media

  • 23 Mar 2013

    As politicians fret about the Leveson inquiry and struggle to square the circle of defending a media free from state interference that some argue needs to be better protected by the state from unethical corporate politicking and domination, there is great value in us returning to examine Jesus’ engagement with the a major medium of communication in his day: the Temple. Keith Hebden argues that across the chasm of the centuries, lessons in confronting power and 'domination systems' are there to be learned if we pay proper attention.

  • 18 Mar 2013

    Tonight, as the Lords vote on Leveson amendments, I have been taking part in a lively discussion, with expert input, hosted jointly by the two National Union of Journalists branches in Edinburgh.

  • 18 Mar 2013

    The disagreement about Leveson purports to be a debate about 'press freedom'. In those terms, it is monstrously distorted. Powerful interests are disingenuously trying to portray as lingering 'state control' a reasonable attempt to give an arms-length independent regulatory framework legal underpinning as a matter of last resort.

  • 18 Mar 2013

    The pressure group Hacked Off, which wants to see the full implementation of key elements of the Leveson inquiry into the operation and ethics of the press in Britain, has denounced last last week's press industry statement on the matter as "deeply misleading".

  • 18 Mar 2013

    As the three large Westminster parties seek a deal to handle the Leveson enquiry proposals on the press, details of a 'dab of statute' compromise are emerging.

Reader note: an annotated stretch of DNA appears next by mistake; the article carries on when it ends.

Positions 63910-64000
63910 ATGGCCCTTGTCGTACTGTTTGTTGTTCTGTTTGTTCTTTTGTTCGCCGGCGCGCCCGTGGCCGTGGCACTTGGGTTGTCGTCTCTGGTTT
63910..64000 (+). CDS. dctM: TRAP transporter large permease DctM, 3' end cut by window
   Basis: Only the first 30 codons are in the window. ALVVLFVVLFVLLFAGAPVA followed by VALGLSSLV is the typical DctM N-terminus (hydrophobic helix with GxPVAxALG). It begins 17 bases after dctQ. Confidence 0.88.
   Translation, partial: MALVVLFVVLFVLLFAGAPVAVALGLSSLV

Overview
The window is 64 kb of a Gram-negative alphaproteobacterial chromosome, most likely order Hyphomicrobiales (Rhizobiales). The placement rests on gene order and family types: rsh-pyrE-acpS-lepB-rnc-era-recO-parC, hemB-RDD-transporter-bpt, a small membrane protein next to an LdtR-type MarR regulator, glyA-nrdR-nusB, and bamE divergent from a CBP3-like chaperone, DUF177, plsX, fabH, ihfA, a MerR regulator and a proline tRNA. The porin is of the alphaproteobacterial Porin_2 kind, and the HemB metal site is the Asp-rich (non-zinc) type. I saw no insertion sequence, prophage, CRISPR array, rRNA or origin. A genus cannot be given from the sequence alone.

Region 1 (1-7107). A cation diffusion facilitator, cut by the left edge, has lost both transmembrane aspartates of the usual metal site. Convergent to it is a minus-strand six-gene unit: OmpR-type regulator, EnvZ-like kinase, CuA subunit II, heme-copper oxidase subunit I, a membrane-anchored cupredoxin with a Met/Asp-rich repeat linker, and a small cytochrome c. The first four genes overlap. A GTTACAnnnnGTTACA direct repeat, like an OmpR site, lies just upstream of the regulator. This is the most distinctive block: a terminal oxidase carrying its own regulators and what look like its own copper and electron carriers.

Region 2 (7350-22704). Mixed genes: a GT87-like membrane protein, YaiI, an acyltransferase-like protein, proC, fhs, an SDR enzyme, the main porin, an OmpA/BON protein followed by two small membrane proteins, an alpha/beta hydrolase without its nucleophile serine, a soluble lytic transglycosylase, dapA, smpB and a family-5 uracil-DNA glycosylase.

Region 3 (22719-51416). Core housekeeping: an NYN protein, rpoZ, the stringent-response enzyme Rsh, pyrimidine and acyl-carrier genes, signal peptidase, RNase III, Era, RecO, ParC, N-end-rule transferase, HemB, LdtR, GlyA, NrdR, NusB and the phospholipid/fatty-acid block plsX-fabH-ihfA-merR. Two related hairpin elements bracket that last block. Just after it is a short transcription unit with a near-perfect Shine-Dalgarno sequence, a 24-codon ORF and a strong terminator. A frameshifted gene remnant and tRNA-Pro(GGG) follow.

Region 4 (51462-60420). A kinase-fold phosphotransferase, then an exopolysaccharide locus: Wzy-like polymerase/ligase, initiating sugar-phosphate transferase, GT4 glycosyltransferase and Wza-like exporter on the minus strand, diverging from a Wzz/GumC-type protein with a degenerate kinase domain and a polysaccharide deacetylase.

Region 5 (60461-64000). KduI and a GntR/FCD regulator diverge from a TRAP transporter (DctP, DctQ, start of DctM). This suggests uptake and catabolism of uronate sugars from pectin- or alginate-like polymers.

• 17 Mar 2013

    Sensational new twists in the story that got the whole controversy started are being overshadowed, says campaign group Hacked Off.

  • 17 Mar 2013

    "Media, Faith and State post-Leveson" is the theme of a panel discussion on Tuesday 19 March 2003 in the Martin Hall, Edinburgh University School of Divinity, New College, Mound Place, Edinburgh, EH1 2LX.

  • 16 Mar 2013

    When Pope Francis first emerged into the blinking glare of global publicity, most people had little idea who he was, says Simon Barrow. The initial attempts to fill the media void with headlines, soundbites and images still leaves us bereft of deeper understanding. We need time to grow that, and to realise that it is the fruits of action rather than heated rhetoric that will get us closer to the complexity of truth.

  • 13 Mar 2013

    The man who will be the next leader of the world's 1.2 billion Roman Catholics is Jorge Mario Bergoglio SJ, Cardinal-Archbishop of Buenos Aires.

  • 13 Mar 2013

    As black smoke continued to rise above the Sistine Chapel earlier today, and as speculation bubbled in inverse proportion to the amount of information coming out of the Vatican about the papal conclave (that is, given the secrecy surrounding it, virtually none), journalists were faced with the task of finding something to do to 'keep the story alive'.